What’s important is that people going through this form of development actually change their behaviour. That means having a skilled coaching practitioner available – and that’s part of the problem. Far too many organisations embark in coaching programmes because it’s ‘best practice’, but what they’re not doing is providing careful and guided support to the practitioners. I remember a case study from Siemens and Diageo who explained how their coaches got together themselves to support one another. That’s a good example of social learning in action. It’s not a great example of fully supporting a learning intervention.

Also, coaching tends to only happen when there’s a performance issue. Too many managers don’t take the time to spot coaching opportunities and practise their skills. Instead they use coaching principles and bypass the actual aim of coaching.

And lastly, only those in senior positions tend to receive coaching from practitioners who are skilled and able.

Are formal learning activities actually useless?

You know, I’d really hope they’re not, but it’s hard to say that they’re all really well executed / facilitated.

I think the important thing here is for the learning session – be it online, e-based, or face to face, to be well designed. Learning sessions should always be about raising awareness, and provoking you into further action. If we can’t get that right, we’ve failed. Even if you’re going through compliance training, you still need to do something with that knowledge once you have it.

Worringly though, if these learning sessions are only generating about 10% of useful learning and development, this suggests we aren’t designing good learning sessions at all.

There is a solution

There are a good many L&D practitioners who are making money off the back of the 70:20:10 model claiming their models and interventions are the panacea to organisational learning.

In reality, this just means the skill set of the L&Der is now broader than it ever has been. We need to be good at designing learning sessions, we need to understand how to cultivate effective coaching and mentoring programmes, and we need to understand how to encourage and enable social learning to happen.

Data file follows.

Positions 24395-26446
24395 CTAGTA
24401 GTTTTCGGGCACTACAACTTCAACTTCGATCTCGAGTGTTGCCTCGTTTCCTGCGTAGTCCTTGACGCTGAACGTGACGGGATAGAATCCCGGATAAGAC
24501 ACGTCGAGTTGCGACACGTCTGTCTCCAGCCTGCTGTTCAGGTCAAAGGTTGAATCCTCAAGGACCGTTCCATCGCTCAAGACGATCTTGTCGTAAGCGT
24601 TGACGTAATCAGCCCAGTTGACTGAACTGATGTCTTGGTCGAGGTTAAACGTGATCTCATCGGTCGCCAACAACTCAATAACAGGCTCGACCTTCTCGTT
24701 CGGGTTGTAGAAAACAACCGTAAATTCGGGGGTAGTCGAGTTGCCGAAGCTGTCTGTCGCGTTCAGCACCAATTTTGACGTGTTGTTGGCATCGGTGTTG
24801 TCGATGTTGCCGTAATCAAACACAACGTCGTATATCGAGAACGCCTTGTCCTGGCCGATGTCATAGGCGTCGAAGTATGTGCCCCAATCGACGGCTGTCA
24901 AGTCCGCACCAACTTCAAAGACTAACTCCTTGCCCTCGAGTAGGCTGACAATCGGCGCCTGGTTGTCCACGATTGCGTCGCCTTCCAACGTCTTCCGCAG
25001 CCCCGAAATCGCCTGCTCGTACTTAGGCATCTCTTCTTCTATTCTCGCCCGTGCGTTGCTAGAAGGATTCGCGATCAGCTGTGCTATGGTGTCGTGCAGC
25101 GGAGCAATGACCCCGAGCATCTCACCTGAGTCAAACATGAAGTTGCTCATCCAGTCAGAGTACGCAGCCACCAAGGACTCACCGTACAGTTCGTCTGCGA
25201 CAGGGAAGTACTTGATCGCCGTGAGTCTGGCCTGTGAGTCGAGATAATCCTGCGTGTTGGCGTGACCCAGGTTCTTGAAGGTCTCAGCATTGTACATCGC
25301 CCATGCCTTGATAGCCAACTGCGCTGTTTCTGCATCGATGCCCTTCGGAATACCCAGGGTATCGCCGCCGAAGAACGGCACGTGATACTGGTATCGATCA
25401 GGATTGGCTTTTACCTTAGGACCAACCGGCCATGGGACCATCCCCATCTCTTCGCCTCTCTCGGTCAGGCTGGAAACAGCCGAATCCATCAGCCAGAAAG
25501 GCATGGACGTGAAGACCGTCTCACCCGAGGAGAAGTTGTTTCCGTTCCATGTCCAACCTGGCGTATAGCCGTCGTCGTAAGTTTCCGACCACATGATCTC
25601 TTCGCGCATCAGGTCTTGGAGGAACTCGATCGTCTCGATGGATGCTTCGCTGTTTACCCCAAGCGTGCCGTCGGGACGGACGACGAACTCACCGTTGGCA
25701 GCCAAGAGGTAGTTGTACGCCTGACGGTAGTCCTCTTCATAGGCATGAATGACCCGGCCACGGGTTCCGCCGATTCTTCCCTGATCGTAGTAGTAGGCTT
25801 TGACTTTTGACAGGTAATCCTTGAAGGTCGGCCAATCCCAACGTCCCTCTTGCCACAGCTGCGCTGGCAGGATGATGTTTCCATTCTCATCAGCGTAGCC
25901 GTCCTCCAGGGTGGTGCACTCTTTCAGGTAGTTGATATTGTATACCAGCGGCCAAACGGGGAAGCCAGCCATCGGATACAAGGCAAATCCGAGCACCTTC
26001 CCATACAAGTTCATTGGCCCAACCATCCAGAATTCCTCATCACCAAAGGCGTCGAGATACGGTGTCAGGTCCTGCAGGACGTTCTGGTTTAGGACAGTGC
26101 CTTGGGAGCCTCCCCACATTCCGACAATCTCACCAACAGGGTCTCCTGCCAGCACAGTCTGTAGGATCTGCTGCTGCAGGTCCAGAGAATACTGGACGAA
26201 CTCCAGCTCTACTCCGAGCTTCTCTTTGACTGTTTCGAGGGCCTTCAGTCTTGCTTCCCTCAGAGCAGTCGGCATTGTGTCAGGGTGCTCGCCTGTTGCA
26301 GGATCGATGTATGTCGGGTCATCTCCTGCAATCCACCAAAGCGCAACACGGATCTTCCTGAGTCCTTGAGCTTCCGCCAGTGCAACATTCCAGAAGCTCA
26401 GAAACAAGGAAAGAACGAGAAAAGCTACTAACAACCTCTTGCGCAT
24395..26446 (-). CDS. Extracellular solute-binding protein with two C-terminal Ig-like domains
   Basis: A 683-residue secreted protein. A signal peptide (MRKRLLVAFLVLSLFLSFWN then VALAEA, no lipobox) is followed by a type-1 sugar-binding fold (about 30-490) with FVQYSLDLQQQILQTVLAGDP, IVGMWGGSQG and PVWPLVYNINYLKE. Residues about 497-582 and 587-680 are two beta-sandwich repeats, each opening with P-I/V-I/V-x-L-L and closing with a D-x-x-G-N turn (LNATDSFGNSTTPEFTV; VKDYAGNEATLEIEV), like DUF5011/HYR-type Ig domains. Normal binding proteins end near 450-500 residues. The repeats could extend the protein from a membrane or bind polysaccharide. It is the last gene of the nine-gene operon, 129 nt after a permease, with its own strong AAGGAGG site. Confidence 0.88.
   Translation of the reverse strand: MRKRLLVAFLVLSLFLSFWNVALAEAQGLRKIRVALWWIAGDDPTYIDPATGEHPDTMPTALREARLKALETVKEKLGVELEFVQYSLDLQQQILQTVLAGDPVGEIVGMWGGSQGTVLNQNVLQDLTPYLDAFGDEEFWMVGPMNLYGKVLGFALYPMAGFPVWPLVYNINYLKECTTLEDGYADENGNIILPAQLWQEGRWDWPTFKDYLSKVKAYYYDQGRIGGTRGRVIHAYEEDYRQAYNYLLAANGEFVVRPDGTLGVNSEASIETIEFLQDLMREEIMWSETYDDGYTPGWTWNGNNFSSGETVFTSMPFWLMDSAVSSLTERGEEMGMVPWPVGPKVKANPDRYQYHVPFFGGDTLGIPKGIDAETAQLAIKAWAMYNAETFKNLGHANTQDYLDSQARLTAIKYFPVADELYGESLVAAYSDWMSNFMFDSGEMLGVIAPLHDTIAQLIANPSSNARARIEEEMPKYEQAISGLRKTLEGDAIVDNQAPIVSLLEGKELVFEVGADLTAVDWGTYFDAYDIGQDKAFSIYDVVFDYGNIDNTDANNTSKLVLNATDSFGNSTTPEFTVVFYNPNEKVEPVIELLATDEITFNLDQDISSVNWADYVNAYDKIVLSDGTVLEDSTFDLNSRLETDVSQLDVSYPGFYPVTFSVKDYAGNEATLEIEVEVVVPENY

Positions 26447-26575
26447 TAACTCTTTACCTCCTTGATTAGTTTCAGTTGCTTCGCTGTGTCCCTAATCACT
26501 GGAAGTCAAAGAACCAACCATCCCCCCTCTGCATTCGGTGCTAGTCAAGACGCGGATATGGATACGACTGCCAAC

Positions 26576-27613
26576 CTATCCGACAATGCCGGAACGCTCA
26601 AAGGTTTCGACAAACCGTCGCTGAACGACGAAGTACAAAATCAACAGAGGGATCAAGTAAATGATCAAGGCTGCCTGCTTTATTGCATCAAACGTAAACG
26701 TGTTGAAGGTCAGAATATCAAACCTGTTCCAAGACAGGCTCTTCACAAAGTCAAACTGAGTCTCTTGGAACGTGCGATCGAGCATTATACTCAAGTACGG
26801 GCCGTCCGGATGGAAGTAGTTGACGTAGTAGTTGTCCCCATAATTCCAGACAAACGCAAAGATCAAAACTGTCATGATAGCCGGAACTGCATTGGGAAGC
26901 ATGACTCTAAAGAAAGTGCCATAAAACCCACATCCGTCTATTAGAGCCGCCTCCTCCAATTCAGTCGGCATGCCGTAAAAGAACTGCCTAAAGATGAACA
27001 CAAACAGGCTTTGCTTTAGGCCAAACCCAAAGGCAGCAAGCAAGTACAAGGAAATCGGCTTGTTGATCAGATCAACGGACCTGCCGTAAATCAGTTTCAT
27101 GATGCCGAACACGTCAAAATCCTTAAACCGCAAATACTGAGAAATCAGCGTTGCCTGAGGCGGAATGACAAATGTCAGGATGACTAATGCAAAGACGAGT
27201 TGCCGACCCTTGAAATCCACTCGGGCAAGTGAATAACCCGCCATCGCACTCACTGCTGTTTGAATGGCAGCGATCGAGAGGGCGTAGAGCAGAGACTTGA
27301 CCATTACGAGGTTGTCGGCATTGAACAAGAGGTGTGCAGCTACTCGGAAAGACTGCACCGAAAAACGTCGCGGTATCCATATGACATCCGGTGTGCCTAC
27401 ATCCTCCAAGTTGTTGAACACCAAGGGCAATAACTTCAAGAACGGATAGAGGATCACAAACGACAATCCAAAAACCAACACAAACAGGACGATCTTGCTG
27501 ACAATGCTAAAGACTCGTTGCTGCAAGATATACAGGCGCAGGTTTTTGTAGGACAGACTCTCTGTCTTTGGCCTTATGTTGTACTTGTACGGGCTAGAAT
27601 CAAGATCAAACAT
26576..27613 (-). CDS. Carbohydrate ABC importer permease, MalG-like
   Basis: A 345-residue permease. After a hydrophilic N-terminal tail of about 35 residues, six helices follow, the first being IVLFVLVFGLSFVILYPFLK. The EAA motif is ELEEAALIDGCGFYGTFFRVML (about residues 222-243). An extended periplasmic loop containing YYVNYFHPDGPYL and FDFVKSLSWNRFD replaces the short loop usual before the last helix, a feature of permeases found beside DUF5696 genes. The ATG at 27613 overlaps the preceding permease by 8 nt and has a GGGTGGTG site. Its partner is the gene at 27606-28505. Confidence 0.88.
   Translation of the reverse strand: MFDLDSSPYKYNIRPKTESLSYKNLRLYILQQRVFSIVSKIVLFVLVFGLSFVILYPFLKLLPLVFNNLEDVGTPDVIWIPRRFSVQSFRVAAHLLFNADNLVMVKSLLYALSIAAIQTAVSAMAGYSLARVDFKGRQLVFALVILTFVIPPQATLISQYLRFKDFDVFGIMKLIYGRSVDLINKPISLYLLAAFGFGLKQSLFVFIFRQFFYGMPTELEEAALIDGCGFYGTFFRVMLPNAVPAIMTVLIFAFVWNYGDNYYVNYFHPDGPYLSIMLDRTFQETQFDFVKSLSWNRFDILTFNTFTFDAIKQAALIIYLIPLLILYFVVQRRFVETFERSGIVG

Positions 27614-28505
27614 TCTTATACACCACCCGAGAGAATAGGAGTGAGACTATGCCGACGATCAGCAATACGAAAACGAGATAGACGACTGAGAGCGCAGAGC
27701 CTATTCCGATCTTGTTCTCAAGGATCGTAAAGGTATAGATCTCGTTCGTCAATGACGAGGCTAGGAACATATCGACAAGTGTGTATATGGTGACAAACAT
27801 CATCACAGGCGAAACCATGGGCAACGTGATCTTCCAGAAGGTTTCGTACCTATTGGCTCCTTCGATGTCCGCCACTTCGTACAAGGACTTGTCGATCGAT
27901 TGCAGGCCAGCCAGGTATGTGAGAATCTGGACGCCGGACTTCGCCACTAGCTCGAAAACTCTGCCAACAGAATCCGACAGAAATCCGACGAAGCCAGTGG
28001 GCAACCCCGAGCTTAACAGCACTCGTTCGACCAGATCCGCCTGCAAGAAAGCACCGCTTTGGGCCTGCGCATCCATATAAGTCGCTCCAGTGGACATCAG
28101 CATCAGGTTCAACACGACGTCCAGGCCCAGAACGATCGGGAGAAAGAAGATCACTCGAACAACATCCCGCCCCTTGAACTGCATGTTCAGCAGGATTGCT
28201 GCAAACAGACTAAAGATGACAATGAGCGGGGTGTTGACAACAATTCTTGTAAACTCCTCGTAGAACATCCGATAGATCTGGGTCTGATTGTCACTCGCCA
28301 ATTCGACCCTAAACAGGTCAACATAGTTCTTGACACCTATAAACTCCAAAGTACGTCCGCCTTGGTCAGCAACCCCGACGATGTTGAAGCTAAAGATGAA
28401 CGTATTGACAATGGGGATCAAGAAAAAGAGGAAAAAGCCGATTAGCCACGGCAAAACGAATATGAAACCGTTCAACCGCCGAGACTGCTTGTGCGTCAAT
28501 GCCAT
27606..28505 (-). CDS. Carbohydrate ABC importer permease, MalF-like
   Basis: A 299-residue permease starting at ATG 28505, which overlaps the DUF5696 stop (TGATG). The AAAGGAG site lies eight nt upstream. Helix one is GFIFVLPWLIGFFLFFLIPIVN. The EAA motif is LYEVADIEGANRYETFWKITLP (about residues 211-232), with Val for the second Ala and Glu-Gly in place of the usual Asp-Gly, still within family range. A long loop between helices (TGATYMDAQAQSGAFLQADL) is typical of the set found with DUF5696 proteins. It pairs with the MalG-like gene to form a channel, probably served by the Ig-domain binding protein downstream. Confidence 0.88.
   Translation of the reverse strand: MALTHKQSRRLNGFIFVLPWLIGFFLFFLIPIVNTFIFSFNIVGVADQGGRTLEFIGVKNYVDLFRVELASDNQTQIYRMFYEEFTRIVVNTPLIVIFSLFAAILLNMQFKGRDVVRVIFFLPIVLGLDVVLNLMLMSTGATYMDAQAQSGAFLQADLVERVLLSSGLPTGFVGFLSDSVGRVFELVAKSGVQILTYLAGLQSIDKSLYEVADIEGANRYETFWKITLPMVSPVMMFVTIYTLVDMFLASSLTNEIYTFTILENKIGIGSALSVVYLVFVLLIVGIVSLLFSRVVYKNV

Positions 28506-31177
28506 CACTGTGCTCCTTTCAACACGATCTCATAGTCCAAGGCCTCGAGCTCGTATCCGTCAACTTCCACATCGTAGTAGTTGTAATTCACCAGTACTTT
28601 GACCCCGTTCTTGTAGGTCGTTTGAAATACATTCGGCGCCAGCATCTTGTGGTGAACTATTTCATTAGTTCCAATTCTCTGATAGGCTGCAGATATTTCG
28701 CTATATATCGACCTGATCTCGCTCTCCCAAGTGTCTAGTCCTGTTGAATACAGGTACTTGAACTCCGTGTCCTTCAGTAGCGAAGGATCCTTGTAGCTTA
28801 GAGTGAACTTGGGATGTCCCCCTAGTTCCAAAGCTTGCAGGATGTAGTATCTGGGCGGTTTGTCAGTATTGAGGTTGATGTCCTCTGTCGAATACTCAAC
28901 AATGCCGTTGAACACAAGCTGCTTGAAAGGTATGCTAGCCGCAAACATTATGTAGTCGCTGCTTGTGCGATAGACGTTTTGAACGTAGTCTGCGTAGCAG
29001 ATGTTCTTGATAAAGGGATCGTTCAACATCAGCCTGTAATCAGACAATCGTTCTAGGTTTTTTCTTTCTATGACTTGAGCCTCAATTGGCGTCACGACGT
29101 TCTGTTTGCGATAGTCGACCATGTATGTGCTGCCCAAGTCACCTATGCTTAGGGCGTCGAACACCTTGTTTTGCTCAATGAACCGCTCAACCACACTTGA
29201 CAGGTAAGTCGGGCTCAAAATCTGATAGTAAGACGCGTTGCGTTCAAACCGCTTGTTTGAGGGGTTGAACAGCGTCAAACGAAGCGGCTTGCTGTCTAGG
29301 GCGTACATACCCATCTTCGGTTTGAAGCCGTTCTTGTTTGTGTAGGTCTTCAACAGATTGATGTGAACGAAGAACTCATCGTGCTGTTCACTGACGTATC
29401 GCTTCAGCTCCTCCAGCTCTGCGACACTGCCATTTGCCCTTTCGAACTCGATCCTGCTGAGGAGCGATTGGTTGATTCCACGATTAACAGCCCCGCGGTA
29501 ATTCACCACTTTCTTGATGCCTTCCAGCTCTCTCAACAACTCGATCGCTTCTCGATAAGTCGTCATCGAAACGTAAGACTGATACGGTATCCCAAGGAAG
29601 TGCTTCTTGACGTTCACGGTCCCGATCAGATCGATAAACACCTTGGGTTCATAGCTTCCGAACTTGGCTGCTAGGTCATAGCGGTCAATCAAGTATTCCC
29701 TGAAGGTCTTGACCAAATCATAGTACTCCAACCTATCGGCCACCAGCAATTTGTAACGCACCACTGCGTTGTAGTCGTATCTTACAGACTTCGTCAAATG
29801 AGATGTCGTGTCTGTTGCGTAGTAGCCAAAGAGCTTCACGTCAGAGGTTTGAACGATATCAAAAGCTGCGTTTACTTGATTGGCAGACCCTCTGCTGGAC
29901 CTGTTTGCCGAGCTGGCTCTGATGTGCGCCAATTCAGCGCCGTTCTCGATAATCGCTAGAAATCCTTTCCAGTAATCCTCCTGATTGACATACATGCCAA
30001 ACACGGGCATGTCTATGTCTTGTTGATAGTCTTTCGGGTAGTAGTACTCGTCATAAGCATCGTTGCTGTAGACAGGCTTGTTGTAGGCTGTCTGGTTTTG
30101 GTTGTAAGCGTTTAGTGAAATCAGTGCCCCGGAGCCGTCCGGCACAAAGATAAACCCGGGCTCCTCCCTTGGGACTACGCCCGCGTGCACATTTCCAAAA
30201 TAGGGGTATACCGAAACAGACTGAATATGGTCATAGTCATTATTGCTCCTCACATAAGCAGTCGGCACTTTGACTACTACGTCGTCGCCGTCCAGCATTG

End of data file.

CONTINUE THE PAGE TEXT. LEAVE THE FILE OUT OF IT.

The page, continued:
That’s a big move away from stand and deliver and e-learning provision.

It also presents a huge challenge to the likes of Reed Learning. Why would you commission them to deliver learning sessions which are only going to yield 10% of useful learning? I think this also presents a big opportunity for true and proper collaboration with corporates and suppliers in the L&OD space.

Being a social facilitator

Earlier this week, Neil Morrison made a good challenge to the HR/L&OD world by saying that we should be using social media to innovate what we do.

It must have been playing on my mind.

A long time ago I decided that if I was going to be a facilitator, I was going to be a bloody great facilitator. I’d like to say I’m there. Recent feedback, though, tells me I’m still quite some way off. I delivered a session on Conflict Management and I got complacent in my facilitation. I didn’t do enough explanation of core pieces of knowledge and delegated too much responsibility to the groups. This is not necessarily a bad thing, except what it meant was that the learning experience could have been much more potent and meaningful. I just let it be ok.

I’ve said it before, and I’ll say it again. Not every learning session I deliver is a gold class event.

I know where I failed on that last session. I didn’t prepare the session properly. I rested on my laurels and let experience take over. My bad yo.